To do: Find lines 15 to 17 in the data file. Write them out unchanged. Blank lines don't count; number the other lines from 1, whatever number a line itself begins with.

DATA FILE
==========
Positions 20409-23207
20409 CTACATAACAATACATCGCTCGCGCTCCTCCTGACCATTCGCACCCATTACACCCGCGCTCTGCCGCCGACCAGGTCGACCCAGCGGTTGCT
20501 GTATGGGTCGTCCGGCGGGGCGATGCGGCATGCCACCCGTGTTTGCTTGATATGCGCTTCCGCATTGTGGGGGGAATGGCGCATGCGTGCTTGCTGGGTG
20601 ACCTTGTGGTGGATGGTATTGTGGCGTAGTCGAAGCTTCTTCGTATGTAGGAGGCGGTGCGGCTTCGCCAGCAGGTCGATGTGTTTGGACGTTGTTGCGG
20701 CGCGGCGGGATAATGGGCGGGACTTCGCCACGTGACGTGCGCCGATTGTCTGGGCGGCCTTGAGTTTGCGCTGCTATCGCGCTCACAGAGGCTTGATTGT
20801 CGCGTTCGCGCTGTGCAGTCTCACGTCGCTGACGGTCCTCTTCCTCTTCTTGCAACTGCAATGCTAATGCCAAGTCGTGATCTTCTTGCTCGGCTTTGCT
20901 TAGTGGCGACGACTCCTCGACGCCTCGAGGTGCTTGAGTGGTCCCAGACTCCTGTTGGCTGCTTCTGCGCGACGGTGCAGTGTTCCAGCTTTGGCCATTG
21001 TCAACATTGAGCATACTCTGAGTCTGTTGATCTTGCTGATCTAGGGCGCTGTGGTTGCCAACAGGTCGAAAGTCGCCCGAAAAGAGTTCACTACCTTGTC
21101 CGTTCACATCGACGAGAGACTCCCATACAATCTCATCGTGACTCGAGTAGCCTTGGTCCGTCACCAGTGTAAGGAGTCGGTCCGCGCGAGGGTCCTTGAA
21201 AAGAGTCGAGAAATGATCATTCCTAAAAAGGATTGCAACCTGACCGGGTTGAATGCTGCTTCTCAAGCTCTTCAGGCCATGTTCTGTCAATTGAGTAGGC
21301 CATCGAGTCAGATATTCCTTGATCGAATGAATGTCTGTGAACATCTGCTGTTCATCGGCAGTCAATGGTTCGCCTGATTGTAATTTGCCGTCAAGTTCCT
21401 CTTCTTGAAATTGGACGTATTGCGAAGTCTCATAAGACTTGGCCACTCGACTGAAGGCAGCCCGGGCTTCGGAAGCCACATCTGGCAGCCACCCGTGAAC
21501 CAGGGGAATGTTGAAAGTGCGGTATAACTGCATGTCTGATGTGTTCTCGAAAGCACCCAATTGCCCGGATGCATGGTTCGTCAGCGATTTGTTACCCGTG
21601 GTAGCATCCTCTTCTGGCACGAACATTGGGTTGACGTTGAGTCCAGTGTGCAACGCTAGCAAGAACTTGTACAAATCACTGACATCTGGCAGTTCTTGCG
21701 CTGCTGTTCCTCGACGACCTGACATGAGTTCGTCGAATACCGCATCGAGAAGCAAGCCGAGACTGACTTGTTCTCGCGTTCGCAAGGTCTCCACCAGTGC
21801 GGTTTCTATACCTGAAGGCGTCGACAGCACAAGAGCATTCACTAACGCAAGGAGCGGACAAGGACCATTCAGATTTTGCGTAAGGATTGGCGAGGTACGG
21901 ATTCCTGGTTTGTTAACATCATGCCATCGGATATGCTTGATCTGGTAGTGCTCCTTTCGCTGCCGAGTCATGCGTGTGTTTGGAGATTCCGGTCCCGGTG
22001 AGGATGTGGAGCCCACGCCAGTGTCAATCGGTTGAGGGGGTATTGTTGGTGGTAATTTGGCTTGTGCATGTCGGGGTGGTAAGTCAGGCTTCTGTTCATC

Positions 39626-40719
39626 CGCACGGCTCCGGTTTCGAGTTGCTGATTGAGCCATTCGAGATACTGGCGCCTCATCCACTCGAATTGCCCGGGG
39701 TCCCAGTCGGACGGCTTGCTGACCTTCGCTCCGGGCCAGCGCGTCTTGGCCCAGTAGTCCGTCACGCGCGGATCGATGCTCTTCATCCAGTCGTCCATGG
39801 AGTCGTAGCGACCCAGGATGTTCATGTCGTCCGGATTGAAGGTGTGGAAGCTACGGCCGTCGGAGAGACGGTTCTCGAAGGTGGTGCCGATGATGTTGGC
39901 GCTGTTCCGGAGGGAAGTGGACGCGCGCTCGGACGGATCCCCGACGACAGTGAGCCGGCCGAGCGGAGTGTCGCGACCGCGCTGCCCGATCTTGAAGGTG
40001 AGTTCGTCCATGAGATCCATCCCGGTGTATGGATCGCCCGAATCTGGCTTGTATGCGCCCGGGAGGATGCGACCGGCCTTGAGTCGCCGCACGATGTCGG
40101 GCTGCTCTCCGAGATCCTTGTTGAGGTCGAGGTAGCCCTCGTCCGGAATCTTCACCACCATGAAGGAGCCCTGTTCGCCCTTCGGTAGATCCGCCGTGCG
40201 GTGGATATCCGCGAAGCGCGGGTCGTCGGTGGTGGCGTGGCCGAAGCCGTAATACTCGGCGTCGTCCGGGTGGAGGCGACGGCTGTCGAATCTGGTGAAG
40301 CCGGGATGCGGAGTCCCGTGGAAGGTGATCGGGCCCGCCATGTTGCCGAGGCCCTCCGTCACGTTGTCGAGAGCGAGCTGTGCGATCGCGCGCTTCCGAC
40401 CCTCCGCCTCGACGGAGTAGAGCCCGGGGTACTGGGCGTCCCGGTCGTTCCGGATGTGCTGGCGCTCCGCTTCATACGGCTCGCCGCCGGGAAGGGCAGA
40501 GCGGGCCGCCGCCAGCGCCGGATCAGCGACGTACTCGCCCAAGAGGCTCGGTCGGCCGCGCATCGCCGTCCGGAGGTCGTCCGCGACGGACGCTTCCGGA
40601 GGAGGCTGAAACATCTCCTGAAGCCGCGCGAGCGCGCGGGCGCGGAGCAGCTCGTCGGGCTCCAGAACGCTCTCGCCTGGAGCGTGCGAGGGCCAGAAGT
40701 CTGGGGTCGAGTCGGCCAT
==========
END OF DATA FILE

21701 CTGCTGTTCCTCGACGACCTGACATGAGTTCGTCGAATACCGCATCGAGAAGCAAGCCGAGACTGACTTGTTCTCGCGTTCGCAAGGTCTCCACCAGTGC
21801 GGTTTCTATACCTGAAGGCGTCGACAGCACAAGAGCATTCACTAACGCAAGGAGCGGACAAGGACCATTCAGATTTTGCGTAAGGATTGGCGAGGTACGG
21901 ATTCCTGGTTTGTTAACATCATGCCATCGGATATGCTTGATCTGGTAGTGCTCCTTTCGCTGCCGAGTCATGCGTGTGTTTGGAGATTCCGGTCCCGGTG